But it is doubtful that these design changes improved the overall appearance of the Proof sets. In fact, there are those who consider both the dime and the half considerably inferior to the 1942 models.
An explanation occasionally advanced is that there are two stumbling blocks for the collector who'd complete the Proof series, 1936-1942, both 1936 and 1937 being priced beyond reach of the average collector. Yet the 1950 set goes merrily on its way toward the $100 mark, at which point it too may start to price itself beyond reach of Collector John Doe.
With the resumption of Proof coinage, sets which were issued in relatively modest quantities at the start showed surprising increases in value. From the original $2.10, the 1950 set advanced rapidly toward the $50 mark. Now, any item that can increase in value some 25 times in a few years is bound to attract attention. Even the stock market seldom offers stocks with such growth potential.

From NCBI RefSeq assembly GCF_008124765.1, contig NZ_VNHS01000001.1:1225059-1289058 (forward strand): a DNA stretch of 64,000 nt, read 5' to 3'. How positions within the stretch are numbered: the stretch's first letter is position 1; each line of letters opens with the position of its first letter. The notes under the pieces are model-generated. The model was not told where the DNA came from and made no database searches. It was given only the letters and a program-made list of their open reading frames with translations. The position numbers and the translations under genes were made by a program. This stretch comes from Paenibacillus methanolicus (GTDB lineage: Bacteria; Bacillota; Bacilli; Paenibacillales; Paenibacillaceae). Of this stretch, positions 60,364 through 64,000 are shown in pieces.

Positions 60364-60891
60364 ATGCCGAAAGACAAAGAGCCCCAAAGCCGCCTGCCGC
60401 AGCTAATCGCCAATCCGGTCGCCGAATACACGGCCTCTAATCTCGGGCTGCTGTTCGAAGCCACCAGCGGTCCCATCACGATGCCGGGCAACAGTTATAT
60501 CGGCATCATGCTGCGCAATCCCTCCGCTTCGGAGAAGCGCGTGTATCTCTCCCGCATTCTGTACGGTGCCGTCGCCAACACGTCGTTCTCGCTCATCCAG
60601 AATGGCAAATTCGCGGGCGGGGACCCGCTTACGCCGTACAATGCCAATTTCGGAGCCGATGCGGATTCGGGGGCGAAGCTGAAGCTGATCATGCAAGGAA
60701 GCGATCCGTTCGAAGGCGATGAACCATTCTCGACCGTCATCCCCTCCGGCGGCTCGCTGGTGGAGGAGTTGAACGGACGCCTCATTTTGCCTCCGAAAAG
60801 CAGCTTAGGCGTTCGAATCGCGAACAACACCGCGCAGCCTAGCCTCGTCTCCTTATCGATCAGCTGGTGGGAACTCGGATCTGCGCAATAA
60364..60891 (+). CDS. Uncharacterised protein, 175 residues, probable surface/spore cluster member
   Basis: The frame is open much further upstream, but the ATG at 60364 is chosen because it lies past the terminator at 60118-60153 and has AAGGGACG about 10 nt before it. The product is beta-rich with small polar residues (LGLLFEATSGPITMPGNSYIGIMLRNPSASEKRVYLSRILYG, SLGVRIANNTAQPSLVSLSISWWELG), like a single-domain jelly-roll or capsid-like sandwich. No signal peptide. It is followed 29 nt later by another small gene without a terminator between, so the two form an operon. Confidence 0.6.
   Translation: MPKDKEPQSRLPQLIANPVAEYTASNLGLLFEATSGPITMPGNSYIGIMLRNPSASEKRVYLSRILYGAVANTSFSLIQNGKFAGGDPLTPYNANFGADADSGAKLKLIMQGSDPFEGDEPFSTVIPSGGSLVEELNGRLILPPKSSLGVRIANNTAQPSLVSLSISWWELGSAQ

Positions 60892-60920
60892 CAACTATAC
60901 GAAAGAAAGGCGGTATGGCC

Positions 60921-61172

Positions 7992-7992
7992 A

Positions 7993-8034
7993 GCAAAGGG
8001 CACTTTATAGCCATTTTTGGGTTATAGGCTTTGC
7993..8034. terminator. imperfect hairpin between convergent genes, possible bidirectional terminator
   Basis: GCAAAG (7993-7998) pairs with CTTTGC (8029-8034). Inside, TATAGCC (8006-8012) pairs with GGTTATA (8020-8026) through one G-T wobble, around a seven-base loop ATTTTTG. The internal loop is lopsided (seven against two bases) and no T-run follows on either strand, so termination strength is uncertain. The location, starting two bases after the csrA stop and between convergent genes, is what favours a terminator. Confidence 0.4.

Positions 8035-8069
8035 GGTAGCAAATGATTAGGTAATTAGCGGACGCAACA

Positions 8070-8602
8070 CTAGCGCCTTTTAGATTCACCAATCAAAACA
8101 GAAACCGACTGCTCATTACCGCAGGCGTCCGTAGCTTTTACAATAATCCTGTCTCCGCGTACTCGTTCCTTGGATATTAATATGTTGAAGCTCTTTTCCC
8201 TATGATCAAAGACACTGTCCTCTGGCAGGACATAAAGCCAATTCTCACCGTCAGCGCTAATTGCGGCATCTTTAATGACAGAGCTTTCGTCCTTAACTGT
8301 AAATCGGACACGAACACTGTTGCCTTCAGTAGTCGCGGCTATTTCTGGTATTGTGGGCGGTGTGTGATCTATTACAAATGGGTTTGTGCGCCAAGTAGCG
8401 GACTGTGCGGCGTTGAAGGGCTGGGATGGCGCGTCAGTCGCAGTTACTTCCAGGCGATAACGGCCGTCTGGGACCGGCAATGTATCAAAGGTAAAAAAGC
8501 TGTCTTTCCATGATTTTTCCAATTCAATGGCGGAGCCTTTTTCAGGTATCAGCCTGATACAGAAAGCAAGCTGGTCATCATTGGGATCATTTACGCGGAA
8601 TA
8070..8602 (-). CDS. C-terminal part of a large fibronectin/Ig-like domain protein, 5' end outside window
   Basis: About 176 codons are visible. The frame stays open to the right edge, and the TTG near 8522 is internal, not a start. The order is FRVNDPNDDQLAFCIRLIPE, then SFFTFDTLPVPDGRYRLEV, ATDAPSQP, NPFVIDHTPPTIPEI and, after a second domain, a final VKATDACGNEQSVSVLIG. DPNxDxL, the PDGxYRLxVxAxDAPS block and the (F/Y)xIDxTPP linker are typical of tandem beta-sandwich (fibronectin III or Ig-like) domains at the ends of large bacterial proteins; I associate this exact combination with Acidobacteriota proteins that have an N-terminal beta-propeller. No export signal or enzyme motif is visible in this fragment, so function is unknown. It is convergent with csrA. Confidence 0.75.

So, along about 1956, everyone decided to get into the act. Proof coinage totals had jumped from 51,386 in 1950 to 378,200 by 1955. The prices quoted for the 1955 sets didn't show the spectacular advances of the 1950, but they did double and triple the original cost Of $2.10.
In 1956, the total Proof coinage nearly doubled that of the previous year, going to 669,384. And just about everyone thought it was high time he climbed aboard the band wagon. Dealers, collectors, speculators, shoestring operators, and financial experts ordered Proof sets in 1957. They didn't just order 1 or 10 or 100-they shipped orders to the U. S. Mint running into the hundreds and thousands. These sets were tossed into safety deposit boxes by some, others were cached away in storage closets, and a few were actually bought by collectors who planned to display them.